The effects bison have on remnant (never-plowed) prairie vegetation are well documented. However, there is little known about how bison will affect vegetation assembly in restored prairies. Remote sensing with unmanned aerial vehicles (UAVs) is used to identify changes within plant communities with increasing frequency but the limits of this are still unknown. The goals of this study were to 1) measure the impacts of bison reintroduction and restoration age on plant communities across a chronosequence of restored and remnant tallgrass prairies, and 2) determine the limitations of multispectral imagery in identifying the plant species or any differences in site greenness. During 2014 and 2015, bison were reintroduced to half of these sites. Plant surveys were conducted at each of the sites and compared to UAV surveys to assess multispectral performance. Vegetation indices were used to determine the uniqueness of individual species’ or plant groups’ spectral signatures. The sites’ greenness was determined using NDVI averages. Linear models were used to test for the impacts of grazing and restoration age on the plant communities. Plant diversity decreased with restoration age in sites with bison present. However, species richness decreased as a result of restoration age, regardless of bison presence. This suggests that plant communities are changing as the sites age and bison are impacting plant species relative abundances. The use of multispectral imagery may be limited to detect these changes. We found that certain species signatures were too similar to differentiate. The limitations of multispectral imagery for our purpose may be due to the amount of spectral bands available in the sensor. Hyperspectral imagery, which has hundreds of bands, may be much more effective at identifying small differences between species. Site greenness compared between restorations shows potential to monitor landscape level differences. These indices have been shown to be correlated with other traits such as foliar nitrogen. However, more information is needed to see if this holds true with this equipment. Despite these limitations, our results show that multispectral imagery has the potential to identify some species and other traits important for restoration. However, without the ability to identify most species, shifts in the community due to factors such as restoration age and grazing will be impossible to detect.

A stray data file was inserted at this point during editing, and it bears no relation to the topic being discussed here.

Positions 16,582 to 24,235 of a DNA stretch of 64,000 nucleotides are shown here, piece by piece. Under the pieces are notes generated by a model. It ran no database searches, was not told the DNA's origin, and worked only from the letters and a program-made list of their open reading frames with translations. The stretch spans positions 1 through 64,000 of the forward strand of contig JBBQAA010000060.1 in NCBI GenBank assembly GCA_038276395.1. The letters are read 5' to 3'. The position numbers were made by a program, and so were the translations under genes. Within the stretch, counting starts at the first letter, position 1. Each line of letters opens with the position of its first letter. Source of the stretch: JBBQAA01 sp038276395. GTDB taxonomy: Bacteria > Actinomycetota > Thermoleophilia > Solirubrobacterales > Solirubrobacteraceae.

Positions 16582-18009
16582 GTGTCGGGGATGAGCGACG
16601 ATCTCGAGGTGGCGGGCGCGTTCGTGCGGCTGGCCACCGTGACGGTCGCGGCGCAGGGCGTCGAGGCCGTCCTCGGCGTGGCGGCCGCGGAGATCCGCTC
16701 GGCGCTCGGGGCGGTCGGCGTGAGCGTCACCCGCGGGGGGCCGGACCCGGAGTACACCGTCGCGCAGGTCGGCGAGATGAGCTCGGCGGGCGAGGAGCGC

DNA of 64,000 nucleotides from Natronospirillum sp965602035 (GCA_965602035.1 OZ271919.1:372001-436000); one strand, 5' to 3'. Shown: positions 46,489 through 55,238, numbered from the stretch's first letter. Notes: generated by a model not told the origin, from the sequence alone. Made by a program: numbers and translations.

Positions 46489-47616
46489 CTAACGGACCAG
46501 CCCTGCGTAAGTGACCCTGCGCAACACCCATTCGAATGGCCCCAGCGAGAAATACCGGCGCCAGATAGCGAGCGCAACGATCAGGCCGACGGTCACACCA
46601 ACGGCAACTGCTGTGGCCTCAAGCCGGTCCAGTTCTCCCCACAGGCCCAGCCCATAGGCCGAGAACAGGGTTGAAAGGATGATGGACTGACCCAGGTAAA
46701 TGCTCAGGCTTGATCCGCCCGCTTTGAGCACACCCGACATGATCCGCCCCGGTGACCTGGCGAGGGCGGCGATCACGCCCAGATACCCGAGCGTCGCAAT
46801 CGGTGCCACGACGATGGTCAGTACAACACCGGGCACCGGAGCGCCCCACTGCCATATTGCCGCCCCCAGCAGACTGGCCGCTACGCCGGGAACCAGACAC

The ReFuGE Project: Restoring Function in Grassland Ecosystems; Nicholas Barber, PhD., Assistant Professor, (email@example.com) and Holly Jones, PhD, Assistant Professor, (firstname.lastname@example.org), Department of Biological Sciences, Northern Illinois University.